Related Stories UN-FOUR-GETTABLE: Syracuse returns to Final Four for first time in 10 years with 55-39 victory over Marquette Facebook Twitter Google+ Published on March 30, 2013 at 11:09 pm Contact Ryne: firstname.lastname@example.org WASHINGTON — Michael Carter-Williams leaned forward, wearing his black East Region champions hat backward, as he sat in front of his locker and tried to put Syracuse’s Elite Eight victory over Marquette into words.He spoke about toughness and heart, two qualities once seemingly lacking from this Orange team that carried it past a Golden Eagles squad that defines itself as tough. The 6-foot-6 point guard said Syracuse is a tough team that does all the “little things” now.Carter-Williams embodied those qualities better than anyone on Saturday.“I try to do all the little things, get some rebounds and push the ball out and get some easy shots,” Carter-Williams said, “and do anything to get us to win.”Carter-Williams played with unmatched intensity on every possession to lift Syracuse to the Final Four with a 55-39 victory over Marquette at the Verizon Center. He skied above the other nine players on the court to collect a team-high eight rebounds, knifed through the MU defense for 12 points and found his teammates for six assists. The brilliant performance, paired with his 24-point outburst to lead SU past Indiana on Thursday, earned Carter-Williams Most Outstanding Player honors in the East Region.AdvertisementThis is placeholder text“I think Michael Carter‑Williams, over the last couple of weeks, may be playing the best he’s ever played,” Marquette head coach Buzz Williams said. “And that says a lot because he’s always been really good.”He was the difference-maker at both ends of the floor from the start.His first highlight came 45 seconds into the game, when he pinned Marquette forward Juan Anderson’s breakaway layup on the glass. His next came nearly three minutes later as he soared above his Marquette counterparts to snatch a defensive rebound with his outstretched right arm before flying up the floor and banking a shot in off of the glass.Then, he showed off his court vision, attacking a gap in the MU zone and threading the defense with a pass that resulted in a vicious two-handed slam by forward C.J. Fair. His long reach tipped away a Jamil Wilson pass and led to a transition 3-pointer for Brandon Triche.Following Carter-Williams’ lead, Syracuse jumped out to a nine-point lead in the opening 10 minutes.“Michael’s been unbelievable, not only this tournament, but the whole year,” SU forward James Southerland said. “For a guy who hasn’t been playing at all his freshman year, to come in this year and be one of the best players and be one of the best leaders in the country, it means a lot.”Carter-Williams stayed locked in all half and handled everything Marquette threw his way. When MU guards Junior Cadougan and Derrick Wilson picked him up full-court, he beat them time and again.And when Syracuse was in dire need of another jolt when its 12-point lead melted to three with just minutes remaining before the break, the point guard made a play.Carter-Williams darted to his right, directly toward Southerland, who was parked beyond the arc. He dropped a pass off behind him to the forward and continued his momentum to set a screen for the sharpshooter.Southerland nailed it. The lead was back to six. Carter-Williams sprinted down the court, giving a fist-pump and glaring ahead as he set up on defense. His next pass, with nine seconds before halftime, went through Trevor Cooney’s hands and set Carter-Williams off in a temper tantrum that head coach Jim Boeheim tried to defuse heading to the locker room.On a team whose passion was questioned during its late-season funk, Carter-Williams was setting the tone in the biggest game of the season.“People said, ‘Oh, we don’t have any heart and this and that,’” Carter-Williams said. “We took that real personal, especially me because I’m so competitive.”Every rebound and hard drive to the basket mirrored that trait. With a Final Four trip on the line, Carter-Williams was living and dying with every possession.“Mike is the most competitive guy that I know,” Triche said. “He competes every play, literally – even when he’s tired.”Carter-Williams didn’t let loose until he danced his way down the court after his 3-pointer with 34 seconds left, punctuating the victory and his brilliant two-game run in Washington, D.C.Two nights earlier, where Carter-Williams now sat with his championship gear, he leaned back with two large bags of ice taped around his knees and put the Orange’s upset of top-ranked Indiana into perspective.He called Syracuse a different team, one flying high with confidence. On Saturday, with Carter-Williams leading the way, he and his teammates played the part and earned a trip to Atlanta.Any questions about the Orange’s toughness and heart had been answered.Said Carter-Williams: “We ante’d up and we’re just amazing right now.” Comments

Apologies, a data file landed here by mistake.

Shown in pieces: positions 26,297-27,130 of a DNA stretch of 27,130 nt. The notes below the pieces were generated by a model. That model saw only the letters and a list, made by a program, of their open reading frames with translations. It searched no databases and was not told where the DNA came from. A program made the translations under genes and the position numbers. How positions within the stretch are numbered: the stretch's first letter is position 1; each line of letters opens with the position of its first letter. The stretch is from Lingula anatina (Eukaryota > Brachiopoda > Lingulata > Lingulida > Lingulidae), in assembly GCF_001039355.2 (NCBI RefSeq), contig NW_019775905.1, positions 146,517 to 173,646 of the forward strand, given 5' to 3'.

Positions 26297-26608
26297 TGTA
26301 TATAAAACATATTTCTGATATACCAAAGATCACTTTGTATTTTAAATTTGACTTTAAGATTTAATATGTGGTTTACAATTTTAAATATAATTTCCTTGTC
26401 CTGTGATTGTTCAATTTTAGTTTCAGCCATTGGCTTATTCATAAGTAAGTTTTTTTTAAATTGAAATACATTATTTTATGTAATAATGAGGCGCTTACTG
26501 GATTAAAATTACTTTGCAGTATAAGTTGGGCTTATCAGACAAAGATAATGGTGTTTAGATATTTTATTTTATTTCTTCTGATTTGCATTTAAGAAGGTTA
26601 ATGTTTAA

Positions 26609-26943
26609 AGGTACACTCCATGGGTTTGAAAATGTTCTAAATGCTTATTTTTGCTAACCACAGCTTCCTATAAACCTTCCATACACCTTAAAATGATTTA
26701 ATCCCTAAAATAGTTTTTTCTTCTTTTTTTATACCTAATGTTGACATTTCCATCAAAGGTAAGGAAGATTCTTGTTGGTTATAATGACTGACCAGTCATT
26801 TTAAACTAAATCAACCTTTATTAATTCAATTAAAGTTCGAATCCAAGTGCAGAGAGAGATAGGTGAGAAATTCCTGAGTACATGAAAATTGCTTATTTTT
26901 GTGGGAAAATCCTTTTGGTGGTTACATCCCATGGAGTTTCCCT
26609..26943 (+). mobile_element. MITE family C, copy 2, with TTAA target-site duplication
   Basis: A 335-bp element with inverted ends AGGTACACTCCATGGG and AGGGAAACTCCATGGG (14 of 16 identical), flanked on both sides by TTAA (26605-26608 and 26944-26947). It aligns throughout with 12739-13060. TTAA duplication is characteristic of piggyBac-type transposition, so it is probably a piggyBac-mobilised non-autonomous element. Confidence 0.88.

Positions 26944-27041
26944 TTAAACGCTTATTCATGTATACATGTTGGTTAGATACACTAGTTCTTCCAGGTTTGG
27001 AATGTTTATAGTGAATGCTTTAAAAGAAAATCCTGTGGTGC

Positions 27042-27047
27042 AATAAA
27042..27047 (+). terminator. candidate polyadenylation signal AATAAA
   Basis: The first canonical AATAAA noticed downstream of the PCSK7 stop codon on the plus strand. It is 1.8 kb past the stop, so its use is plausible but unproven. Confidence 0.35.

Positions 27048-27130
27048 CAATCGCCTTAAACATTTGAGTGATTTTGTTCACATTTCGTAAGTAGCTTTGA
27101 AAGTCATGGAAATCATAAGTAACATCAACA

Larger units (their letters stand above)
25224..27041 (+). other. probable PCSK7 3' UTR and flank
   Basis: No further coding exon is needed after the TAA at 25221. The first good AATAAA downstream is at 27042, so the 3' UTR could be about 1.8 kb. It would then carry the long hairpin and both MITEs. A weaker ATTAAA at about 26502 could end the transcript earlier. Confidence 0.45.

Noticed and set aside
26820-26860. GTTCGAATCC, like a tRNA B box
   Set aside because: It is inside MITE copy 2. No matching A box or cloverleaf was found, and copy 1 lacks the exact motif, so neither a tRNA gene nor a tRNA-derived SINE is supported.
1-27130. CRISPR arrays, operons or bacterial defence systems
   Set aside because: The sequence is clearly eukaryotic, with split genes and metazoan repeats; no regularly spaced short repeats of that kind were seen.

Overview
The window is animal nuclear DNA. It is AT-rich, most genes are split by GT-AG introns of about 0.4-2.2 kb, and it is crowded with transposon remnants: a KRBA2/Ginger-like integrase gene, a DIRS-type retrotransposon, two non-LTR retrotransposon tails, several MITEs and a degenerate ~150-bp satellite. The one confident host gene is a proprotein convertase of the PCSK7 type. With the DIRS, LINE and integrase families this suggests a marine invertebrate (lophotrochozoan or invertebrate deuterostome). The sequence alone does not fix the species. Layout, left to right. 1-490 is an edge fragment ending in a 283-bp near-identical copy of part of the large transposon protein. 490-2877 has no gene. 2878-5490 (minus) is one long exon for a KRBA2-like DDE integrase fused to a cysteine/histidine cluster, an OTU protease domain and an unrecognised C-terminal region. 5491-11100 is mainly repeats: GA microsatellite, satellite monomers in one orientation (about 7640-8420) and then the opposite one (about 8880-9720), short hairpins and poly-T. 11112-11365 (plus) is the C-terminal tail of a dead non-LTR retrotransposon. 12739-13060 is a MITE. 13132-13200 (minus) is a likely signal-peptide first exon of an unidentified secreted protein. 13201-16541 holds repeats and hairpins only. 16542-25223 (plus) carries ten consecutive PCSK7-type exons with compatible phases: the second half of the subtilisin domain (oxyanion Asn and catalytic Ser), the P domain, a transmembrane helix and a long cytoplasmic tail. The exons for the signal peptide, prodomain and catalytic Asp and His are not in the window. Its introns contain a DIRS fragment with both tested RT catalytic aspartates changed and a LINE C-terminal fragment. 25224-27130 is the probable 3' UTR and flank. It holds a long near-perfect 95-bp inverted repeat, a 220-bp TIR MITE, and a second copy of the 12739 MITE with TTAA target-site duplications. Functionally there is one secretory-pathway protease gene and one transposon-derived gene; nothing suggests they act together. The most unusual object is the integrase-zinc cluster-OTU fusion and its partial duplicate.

Fury (27-0-1, 19 KOs) was expected to have a rematch with WBC titleholder Deontay Wilder after their thrilling draw in December. The prevailing thought was Fury won the fight by outboxing Wilder for the majority of the contest, although Wilder got himself back in the match, knocking Fury down in the ninth round and then adding another vicious knockdown in the 12th that the English boxer somehow rose up from.Join DAZN and watch more than 100 fight nights a yearBoth fighters said after the fight they wanted a rematch, but in a surprise move, the 30-year-old Fury signed a deal with Top Rank whose fight cards air on ESPN. Once that occurred, a second bout with Wilder, who competes on Showtime, fell into instant jeopardy.Top Rank wanted to work on growing Fury into a household name in America before a rematch against Wilder. They offered Wilder a multi-fight deal, with an interim bout in the summer and the second bout with Fury later in 2019, but he turned it down. Wilder will be fighting Dominic Breazeale on May 18 on Showtime, before Fury takes on Schwarz on June 15. Sandwiched between is unified heavyweight champion Anthony Joshua fighting Jarrell Miller on June 1 on DAZN. Tyson Fury will return to the ring for the first time in 2019 when he takes on relatively-unknown German fighter Tom Schwarz on June 15 at a yet to be determined venue in Las Vegas, ESPN is reporting. The bout is the first under a co-promotional deal that the lineal heavyweight champion signed with Top Rank in February.The Fury-Schwarz fight is expected to be formally announced on Saturday night during the Top Rank telecast featuring a main event between heavyweight contenders Kubrat Pulev and Bogdan Dinu (10 p.m. ET, ESPN). Schwarz (24-0, 16 KOs) makes the trek across the Atlantic for the first time, having fought 22 of his 24 fights in his native Germany. The 24-year-old, who has never even come close to facing a ranked opponent, has won his last six fights via stoppage (five knockouts, one disqualification).